I was really curious where the code would lead me so I printed the screen shot, scanned the code and you know what it allowed me to do?  See a picture!  Um, just put the picture on the website and save us a lot of time and frustration and you a lot of humiliation!

Television Commercial Yep, there it was in the corner of the advertisement.  I guess they’re placing it in the ad based on research that more and more are watching TV with laptops, pads or smartphones in hand but for those of us that don’t have it in hand, can one grab their phone, access the scan app, and get up to the TV in time to scan the code?  And based upon the fact you can’t scan a code off a computer monitor, can you scan one off a TV monitor?

Restaurant Menu The code was on the back of the menu.  I scanned it.  It took me to the restaurant’s website – that WAS MOBILE FRIENDLY!  It was a desktop version.  As I flipped through the site, it shared the location of the restaurant and their menu because when I’m sitting in the booth in the restaurant reading the menu, I need to know where the restaurant is and the large menu is too difficult to read so I want to squint at my smartphone to see what kind of burger I want!

Billboard Who in the flip is going to slam on their breaks on the Interstate to stop on the side of the road to scan the code off a billboard?  Genius the one that thought of that use!

Airline Magazine Um, VP of Marketing Genius… we’re on a plane.  and our phones are supposed to be off… and there’s no internet… and one needs a phone that is turned on and internet to follow the code… and, ah forget it!

So after all that sarcasm and ridicule, how are QR Codes best used?

“Getting the consumer one step closer to purchasing” was the best way I’ve ever heard it.  Got them interested in your destination?  “Scan here to book your hotel room” or “see our weekend trip packages” or “purchase your tickets to the (museum, theatre, park, etc.)”  

Don’t give them something they already have, give them something new!  Most likely they are scanning the code from a visitors guide or advertisement.  Don’t take them to more reading.  Take them to a video that then takes them to your hotel reservation system (or ticketing page if you’re an attraction.

I’ve seen QR Codes in ads to travel writers.  The code took the writer to a page on the website that had dozens of story ideas.

Colleagues have QR Codes on their business cards linking new contacts to their Vcard saving time of typing in the contact information!

Put them on conference badges so when one scans it, they have the attendees’ contact info.

Sign at an expo booth.  “Scan to register to win!”

Receipt… have them directed to your TripAdvisor or Yelp or UrbanSpoon listing so they can give a good review or so they can join your email list.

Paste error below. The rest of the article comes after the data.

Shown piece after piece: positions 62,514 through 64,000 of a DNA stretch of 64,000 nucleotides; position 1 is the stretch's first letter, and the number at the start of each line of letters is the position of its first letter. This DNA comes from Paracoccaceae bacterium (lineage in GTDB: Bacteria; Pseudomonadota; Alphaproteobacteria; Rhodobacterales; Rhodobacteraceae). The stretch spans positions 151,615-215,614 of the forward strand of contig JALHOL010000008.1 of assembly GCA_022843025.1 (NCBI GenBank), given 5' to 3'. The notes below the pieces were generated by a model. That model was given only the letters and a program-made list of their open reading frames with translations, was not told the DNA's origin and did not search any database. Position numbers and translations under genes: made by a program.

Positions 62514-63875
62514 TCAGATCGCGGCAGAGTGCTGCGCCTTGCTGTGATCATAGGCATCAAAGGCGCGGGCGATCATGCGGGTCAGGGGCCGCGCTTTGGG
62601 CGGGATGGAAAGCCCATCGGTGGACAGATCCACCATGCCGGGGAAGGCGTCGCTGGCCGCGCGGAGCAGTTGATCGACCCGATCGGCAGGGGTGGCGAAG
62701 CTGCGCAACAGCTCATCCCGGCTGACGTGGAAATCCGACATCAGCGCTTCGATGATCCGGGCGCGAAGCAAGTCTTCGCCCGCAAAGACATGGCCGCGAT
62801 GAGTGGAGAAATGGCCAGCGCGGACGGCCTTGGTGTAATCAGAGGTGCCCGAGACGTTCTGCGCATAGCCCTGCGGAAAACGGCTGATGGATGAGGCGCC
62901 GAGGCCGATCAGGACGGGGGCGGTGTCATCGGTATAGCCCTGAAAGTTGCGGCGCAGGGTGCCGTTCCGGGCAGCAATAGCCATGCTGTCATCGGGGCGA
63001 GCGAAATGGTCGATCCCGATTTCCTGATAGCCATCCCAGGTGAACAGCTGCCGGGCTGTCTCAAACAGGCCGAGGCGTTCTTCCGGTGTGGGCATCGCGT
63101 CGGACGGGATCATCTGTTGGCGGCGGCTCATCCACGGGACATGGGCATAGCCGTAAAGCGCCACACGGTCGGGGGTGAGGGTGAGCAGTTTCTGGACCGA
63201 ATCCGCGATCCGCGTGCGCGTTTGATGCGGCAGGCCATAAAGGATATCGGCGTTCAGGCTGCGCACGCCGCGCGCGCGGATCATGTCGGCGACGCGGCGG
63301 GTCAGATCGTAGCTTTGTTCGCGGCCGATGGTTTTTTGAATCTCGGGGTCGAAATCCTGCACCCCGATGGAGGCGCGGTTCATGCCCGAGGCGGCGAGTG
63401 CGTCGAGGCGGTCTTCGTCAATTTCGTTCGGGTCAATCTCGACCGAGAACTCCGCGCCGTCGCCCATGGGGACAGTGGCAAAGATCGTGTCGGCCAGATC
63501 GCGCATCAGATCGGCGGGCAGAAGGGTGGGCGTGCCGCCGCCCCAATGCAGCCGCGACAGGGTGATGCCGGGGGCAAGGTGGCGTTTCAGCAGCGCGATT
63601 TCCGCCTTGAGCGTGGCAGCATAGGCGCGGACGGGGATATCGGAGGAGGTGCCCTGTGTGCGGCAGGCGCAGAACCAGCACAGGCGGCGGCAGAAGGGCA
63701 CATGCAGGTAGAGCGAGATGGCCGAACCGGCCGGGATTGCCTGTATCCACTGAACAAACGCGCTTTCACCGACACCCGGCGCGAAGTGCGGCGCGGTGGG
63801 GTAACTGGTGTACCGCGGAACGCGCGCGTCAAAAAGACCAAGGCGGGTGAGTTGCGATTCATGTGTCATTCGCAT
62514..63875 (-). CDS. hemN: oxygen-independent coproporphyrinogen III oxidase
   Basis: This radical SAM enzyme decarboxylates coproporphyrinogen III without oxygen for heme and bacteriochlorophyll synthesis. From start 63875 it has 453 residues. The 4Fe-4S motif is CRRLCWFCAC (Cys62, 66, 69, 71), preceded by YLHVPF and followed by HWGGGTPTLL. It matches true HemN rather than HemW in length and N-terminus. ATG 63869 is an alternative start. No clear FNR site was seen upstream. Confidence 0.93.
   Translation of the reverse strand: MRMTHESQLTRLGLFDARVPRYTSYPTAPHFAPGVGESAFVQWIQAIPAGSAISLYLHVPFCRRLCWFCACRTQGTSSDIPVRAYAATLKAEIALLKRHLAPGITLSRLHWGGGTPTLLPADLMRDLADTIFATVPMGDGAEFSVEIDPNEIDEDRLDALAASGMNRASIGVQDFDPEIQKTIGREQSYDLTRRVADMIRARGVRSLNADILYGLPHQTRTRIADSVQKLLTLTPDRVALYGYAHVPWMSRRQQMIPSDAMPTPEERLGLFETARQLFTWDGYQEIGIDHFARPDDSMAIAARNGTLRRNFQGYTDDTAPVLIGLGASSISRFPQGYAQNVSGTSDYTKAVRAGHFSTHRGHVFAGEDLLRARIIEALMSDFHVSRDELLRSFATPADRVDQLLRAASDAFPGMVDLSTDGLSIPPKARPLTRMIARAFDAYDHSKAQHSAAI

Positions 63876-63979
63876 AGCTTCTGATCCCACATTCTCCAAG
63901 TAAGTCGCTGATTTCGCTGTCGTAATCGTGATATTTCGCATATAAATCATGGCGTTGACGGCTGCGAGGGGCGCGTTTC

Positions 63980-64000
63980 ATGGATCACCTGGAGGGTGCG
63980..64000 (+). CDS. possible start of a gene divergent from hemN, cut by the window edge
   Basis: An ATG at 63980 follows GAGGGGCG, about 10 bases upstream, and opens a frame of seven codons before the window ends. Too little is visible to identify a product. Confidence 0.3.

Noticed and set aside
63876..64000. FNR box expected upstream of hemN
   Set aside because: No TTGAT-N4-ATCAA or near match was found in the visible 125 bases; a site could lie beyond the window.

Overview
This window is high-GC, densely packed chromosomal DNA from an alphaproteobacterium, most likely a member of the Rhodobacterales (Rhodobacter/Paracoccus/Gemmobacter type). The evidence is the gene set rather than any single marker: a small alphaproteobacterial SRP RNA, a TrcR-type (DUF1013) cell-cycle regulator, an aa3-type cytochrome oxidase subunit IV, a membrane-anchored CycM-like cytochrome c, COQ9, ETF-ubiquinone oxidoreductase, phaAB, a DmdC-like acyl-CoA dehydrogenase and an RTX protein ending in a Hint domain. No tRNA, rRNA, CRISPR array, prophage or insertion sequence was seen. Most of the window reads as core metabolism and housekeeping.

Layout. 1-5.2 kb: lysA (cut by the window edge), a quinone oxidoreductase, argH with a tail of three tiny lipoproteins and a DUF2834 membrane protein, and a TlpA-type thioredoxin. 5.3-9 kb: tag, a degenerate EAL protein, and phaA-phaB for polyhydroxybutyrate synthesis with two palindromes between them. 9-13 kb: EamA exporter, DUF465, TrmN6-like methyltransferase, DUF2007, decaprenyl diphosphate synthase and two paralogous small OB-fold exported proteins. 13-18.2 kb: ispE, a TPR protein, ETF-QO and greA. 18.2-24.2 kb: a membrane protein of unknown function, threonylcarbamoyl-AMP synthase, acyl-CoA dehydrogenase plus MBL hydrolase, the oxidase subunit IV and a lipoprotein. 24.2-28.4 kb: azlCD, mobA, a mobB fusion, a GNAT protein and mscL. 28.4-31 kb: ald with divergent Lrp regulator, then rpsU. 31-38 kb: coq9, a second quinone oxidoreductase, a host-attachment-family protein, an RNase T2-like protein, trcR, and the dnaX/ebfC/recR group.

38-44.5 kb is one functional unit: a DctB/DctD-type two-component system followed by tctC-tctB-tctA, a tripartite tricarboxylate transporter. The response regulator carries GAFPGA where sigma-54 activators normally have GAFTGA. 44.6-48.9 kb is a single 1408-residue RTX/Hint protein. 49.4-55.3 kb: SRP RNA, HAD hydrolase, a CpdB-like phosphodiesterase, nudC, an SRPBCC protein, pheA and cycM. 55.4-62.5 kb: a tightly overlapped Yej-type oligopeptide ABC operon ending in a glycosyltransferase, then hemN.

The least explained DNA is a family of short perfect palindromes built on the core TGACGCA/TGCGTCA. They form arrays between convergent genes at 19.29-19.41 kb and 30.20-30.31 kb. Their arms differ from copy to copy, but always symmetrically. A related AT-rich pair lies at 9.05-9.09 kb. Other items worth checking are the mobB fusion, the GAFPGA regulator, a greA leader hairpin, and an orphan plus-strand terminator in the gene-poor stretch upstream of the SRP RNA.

There’s seven.  Bet with your and other reader’s comments, we can come up with seven more!  Comment and share your example of how to use a QR Code.  You can share your QR blunders too!  I always enjoy a good laugh!

DMAI Convention Summary

Between seafood, the Space Needle, the Experience Music Project and my 19th Hard Rock Cafe, I did take in the sessions at DMAI’s Convention in Seattle.  I typed out action items or concepts for the staff and I to prioritize upon my return and had 54 items on the list – and that was before the last day of sessions!
I could make this very short and say Mobile.  The end.  But really there were five key concepts that I took away from Seattle: Mobile, Video, Research, Partnerships, and Service.
Mobile… Okay, Mobile could have been all five concepts. The gal from Google said it best, “We used to say ‘it’s not too late to be early to mobile’. I here to tell you you can no longer be early to mobile.” Facts shared: -smart phones out number desk top computers; – in 2014, mobile search will pass desk top search. If you do not have a mobile version of your website, stop reading now and call your webmaster. Seriously! Stop reading and call. Mobile is here!
The speaker from Google said, “Online is no longer an individual strategy. Online should be a part of every strategy.” From what I heard, insert Moble every place you have Online in those two statements.

Video… If you missed the fact two years ago, YouTube is the number two search engine.  And it hasn’t dropped last year or this.  Average time on a website is 48 seconds.  Average person spends 5 minutes and 50 seconds on the web.  What are they doing the other 5 minutes and 2 seconds?  Watching Video.  Video must be on everything and on every main section of your website.

And I know you’re gonna ask, does it have to be all Steven Spielburg, beautiful, HD? I heard a few times “content over quality”.  And keep ’em short!  30 seconds.  No one is going to watch your 8 minute mini movie about your destination.